By B.L. Ochman
Earlier this week, the Wall Street Journal had an article about the $10 million dollars worth of publicity Mentos mints received as a result of an amateur video of an oddball experiment: people dropping Mentos candies into bottles of Diet Coke.
The video, which was viewed nearly a million times in one week, was made by two guys from Maine who spent their own money to buy 100 liters of Diet Coke and dozens of packs of Mentos. They made a Fantasia-esque musical fountain with cascading streams of beautiful goop.
Coke’s dark-ages marketing people who just don’t get it, basically said “we want people to drink our soda, not play with it.” Mentos marketing folks, noting that they’re annual ad budget is way under $10 million, are not only delighted, they want to feature the video in advertising and hire its creators to tour on Mentos’ behalf.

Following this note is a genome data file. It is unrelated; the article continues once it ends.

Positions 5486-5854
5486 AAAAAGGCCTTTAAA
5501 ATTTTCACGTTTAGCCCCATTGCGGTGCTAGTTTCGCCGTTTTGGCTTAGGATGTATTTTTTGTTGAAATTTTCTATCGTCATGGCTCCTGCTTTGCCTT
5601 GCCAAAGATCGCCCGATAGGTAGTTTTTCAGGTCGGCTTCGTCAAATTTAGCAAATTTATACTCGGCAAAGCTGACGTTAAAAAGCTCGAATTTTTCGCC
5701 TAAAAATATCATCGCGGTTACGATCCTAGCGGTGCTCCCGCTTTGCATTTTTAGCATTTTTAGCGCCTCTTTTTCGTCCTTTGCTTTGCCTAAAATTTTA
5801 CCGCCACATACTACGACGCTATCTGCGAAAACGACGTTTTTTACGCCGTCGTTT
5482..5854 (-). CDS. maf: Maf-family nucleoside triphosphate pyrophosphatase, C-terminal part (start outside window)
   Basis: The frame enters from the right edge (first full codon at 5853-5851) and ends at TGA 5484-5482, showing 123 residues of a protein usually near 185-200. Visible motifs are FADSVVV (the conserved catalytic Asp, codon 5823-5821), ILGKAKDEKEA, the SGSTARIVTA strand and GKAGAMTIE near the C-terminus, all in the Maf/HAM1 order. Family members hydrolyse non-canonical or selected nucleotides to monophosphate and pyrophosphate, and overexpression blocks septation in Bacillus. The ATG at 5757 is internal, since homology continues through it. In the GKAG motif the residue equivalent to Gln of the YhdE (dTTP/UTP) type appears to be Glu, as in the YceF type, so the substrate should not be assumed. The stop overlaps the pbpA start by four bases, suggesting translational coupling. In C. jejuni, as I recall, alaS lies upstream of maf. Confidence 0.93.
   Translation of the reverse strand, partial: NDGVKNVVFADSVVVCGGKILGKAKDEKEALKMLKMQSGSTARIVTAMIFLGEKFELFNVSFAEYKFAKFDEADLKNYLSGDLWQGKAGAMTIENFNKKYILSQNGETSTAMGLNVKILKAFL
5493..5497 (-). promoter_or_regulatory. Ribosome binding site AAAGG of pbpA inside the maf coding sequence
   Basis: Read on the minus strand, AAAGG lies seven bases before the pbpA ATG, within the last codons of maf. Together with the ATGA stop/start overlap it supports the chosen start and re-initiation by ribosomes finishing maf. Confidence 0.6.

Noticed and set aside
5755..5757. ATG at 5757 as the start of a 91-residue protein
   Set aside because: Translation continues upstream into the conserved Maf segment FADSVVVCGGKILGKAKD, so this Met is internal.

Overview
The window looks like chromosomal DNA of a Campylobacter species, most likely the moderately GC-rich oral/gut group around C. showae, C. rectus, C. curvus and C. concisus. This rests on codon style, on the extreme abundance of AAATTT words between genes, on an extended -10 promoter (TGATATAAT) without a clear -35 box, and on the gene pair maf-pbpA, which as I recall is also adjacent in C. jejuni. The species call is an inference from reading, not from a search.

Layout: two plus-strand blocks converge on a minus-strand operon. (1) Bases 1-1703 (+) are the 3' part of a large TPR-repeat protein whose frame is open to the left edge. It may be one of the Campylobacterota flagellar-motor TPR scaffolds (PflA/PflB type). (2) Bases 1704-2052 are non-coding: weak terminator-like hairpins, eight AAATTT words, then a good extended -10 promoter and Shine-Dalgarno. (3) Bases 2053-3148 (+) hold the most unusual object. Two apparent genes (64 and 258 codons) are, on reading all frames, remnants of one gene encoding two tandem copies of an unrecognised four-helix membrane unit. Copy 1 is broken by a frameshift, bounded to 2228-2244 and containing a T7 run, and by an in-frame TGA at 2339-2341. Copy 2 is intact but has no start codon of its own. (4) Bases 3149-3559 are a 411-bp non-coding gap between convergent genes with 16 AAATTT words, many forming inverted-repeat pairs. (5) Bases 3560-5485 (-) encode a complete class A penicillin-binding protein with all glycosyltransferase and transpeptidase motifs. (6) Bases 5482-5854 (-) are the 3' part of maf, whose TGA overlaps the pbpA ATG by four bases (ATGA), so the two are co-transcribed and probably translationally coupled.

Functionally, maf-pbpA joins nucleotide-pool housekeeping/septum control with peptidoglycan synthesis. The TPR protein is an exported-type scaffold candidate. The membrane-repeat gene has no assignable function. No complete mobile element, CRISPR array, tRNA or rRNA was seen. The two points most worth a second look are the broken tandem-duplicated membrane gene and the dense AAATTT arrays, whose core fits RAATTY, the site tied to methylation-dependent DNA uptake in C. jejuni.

We’re still mighty, cried the dinosaurs
There have been more than 800 other videos made and posted online showing Coke/Mentos geysers. They’ve all been posted on free video sites like You Tube and Google Videos. No harm done, just good sticky fun.
But what if there had been 800 negative videos? Would most companies even have a clue of where to look for them? How many companies know how to monitor MySpace and other social media communities? It’s a brand new world, and this story ought to be a heads up to every CMO who’s still saying “this social media stuff isn’t important to us.”